Evgeni Malkin will have to play big tonight if the Penguins hope not to fall behind 3-0 to the Red Wings. (Photo by Gregory Shamus/NHLI via Getty Images)
Game 3 Tuesday in Pittsburgh is, of course, a must-win for the Penguins – when you’re down 2-0 in a series, that’s a no-brainer statement. But the fact it is a must-win is too bad, because the pressure is now squarely and undoubtedly on the Pens’ collective head and by all rights, it doesn’t deserve to be there.
Detroit is unflappable and has proved yet again how calm, cool and collected a squad it is. But if not for some wacky end-board bounces, a couple of posts here and there and a brain fart by goalie Marc-Andre Fleury, things could be much different.
That’s not to say there aren’t some Red Wings who deserve mention. Chris Osgood, for one, began the playoffs as Detroit’s lone question mark, but is now the No. 1 Conn Smythe Trophy candidate (with Henrik Zetterberg and Johan Franzen next in line on the Wings). And then there’s Darren Helm, who may be the story of the playoffs. If everything stays the same, he’s en route to having his name on the Cup two times before playing 25 regular season games.
It’s hard to say what the Pens need to do to win Tuesday night that they haven’t already done. They’ve outshot Detroit both games - more than keeping up with the deeper Wings - but what they haven’t managed to do is put their skates on their opposition’s throat when the opportunity has arisen.
Up 1-0 in Game 2, Osgood stoned leading scorer Evgeni Malkin on a one-timer from the slot. If that goes in, the game might be, for all intents and purposes, over. But instead, Detroit was buoyed by Osgood again. Jonathan Ericsson – Black Ace No. 2 – scored on the next shift to tie the game and take the momentum back.
Simply put, Detroit has played with aplomb and capitalized on its opportunities; Pittsburgh has been snake-bitten and stoned by a goaltender looking to shut up his detractors and add to his potential-Hall of Fame resume.
Detroit coach Mike Babcock has praised Pittsburgh’s play, saying the team came out much better in Games 1 and 2 this year than last, but the Pens simply haven’t been able to get the undermanned Wings off their game plan.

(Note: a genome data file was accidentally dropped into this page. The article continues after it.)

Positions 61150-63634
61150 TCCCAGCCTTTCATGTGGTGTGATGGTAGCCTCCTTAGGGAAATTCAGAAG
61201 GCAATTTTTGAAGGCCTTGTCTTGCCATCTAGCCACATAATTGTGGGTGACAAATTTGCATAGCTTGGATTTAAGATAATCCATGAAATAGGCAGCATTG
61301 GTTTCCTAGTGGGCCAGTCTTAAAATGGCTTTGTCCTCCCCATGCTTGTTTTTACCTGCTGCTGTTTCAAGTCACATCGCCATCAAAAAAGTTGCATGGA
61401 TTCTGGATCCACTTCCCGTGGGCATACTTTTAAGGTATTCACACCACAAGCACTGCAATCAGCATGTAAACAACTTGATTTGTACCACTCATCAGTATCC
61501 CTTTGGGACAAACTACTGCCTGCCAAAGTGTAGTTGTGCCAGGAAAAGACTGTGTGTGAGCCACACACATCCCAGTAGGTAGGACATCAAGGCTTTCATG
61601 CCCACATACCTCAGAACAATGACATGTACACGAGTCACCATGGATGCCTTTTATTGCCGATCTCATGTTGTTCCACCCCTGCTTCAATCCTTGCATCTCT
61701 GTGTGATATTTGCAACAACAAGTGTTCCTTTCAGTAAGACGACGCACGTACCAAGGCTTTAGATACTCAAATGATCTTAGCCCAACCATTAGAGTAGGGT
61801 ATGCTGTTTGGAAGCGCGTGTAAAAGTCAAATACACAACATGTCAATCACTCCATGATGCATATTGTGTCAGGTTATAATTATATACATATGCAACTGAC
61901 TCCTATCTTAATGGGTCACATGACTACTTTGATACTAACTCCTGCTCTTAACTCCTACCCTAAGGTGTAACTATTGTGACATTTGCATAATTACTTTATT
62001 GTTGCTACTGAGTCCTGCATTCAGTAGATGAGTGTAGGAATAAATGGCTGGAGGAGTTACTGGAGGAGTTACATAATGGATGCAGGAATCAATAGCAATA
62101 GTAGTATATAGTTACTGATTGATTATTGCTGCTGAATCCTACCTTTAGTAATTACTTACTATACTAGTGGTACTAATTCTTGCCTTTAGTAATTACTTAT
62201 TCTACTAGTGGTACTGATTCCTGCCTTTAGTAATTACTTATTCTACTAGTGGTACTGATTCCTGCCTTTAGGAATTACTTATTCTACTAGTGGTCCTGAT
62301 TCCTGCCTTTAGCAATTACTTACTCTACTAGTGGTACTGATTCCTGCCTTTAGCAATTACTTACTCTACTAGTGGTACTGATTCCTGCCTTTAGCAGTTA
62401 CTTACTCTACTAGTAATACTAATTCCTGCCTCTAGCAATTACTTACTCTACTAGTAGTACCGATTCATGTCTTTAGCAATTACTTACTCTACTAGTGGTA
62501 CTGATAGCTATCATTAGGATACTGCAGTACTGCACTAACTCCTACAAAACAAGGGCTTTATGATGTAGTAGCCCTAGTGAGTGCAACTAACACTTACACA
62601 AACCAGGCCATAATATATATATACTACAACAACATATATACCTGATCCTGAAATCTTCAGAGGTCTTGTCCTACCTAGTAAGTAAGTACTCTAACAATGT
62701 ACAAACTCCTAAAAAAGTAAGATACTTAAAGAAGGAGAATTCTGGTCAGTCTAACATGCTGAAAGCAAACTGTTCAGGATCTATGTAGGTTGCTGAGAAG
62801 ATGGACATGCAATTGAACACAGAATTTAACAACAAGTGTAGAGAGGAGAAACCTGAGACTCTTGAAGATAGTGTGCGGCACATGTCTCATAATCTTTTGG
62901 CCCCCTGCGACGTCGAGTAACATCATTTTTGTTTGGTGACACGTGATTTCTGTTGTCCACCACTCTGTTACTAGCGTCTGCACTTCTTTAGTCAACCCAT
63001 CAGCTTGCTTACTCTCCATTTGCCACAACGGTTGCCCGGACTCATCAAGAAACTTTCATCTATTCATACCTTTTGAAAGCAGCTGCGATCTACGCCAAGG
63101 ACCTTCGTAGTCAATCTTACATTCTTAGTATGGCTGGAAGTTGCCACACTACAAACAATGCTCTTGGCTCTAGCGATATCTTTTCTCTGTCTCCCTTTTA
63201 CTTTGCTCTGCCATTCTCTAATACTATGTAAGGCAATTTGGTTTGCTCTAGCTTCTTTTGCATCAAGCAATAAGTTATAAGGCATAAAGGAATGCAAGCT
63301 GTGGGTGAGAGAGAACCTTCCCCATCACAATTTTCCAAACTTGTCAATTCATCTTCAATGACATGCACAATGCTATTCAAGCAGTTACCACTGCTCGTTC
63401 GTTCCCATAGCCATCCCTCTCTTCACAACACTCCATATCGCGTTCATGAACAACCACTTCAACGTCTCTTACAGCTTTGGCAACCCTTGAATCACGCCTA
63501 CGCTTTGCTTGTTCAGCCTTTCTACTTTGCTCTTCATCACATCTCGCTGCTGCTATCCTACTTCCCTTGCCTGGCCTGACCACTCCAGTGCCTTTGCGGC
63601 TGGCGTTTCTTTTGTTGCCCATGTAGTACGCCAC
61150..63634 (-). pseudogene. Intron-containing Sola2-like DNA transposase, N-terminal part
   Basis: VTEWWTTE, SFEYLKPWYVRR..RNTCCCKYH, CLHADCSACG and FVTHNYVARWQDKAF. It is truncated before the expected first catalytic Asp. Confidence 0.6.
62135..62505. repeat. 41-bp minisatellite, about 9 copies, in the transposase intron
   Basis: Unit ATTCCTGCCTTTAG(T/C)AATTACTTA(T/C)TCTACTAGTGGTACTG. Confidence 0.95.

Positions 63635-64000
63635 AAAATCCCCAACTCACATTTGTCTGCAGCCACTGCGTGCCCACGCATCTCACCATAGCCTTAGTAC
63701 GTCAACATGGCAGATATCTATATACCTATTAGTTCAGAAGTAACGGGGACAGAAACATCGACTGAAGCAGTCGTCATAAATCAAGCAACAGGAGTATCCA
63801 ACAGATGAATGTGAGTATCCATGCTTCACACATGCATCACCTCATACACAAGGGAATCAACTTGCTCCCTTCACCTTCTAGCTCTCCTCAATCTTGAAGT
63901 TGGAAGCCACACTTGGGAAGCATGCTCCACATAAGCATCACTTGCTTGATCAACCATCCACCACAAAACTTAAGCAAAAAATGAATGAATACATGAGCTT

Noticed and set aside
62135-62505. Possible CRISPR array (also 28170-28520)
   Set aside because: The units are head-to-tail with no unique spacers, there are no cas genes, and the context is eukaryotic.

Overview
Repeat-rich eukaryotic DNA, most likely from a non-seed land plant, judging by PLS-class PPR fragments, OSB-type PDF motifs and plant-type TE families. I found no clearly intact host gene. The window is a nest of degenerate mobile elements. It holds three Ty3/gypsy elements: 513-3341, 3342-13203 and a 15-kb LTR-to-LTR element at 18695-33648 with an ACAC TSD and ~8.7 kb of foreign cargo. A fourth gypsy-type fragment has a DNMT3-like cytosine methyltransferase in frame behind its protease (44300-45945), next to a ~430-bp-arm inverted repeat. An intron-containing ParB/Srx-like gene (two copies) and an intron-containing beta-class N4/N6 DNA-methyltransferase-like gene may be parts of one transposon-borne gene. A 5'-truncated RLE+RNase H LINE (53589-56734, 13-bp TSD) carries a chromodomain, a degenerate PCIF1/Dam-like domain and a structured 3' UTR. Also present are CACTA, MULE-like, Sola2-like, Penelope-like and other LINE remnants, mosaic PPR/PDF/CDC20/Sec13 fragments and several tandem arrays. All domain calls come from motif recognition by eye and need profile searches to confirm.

Maybe the Mellon Arena crowd will be able to do so. More likely, it will be the ability of coach Dan Bylsma to get Sidney Crosby away from Zetterberg. It’s no coincidence Crosby has been on the ice for 42:11 through two games and Zetterberg 46:06. ‘Z’ saw the ice during all or part of The Kid’s 25 shifts in Game 1 and the story was much the same in Game 2. And with Crosby running into Nicklas Lidstrom when he can get away from Zetterberg, it’s no wonder he’s been kept off the scoreboard thus far.
There are those who say you’re not out of a playoff series until you’ve lost a game at home. Well, down 2-0 in a best-of-seven for all the marbles is no enviable position. (Only three of 44 teams have ever come back to win a final series after going down 2-0.) But if the Pens can claim victory Tuesday evening, they’ll have the momentum going into Thursday’s Game 4.
If the Pens are going to stage a comeback, it goes without saying: Crosby will have to lead it. If he can’t, we might very well have a sweep on our hands.
As a side note, it’ll be interesting to see how Malkin comes out in Game 3 after nearly being suspended for instigating a fight with Zetterberg in the dying seconds Sunday. Will he continue playing with an edge unlike any we’ve ever seen in him? Or will he play timid? It’s a new Malkin; expect nothing less than stellar play.
THN.com's Playoff Blogs, featuring analysis and opinion on the action from the night before, with insight on what happened and what it all means going forward, will appear daily throughout the NHL playoffs. Read more entries HERE.
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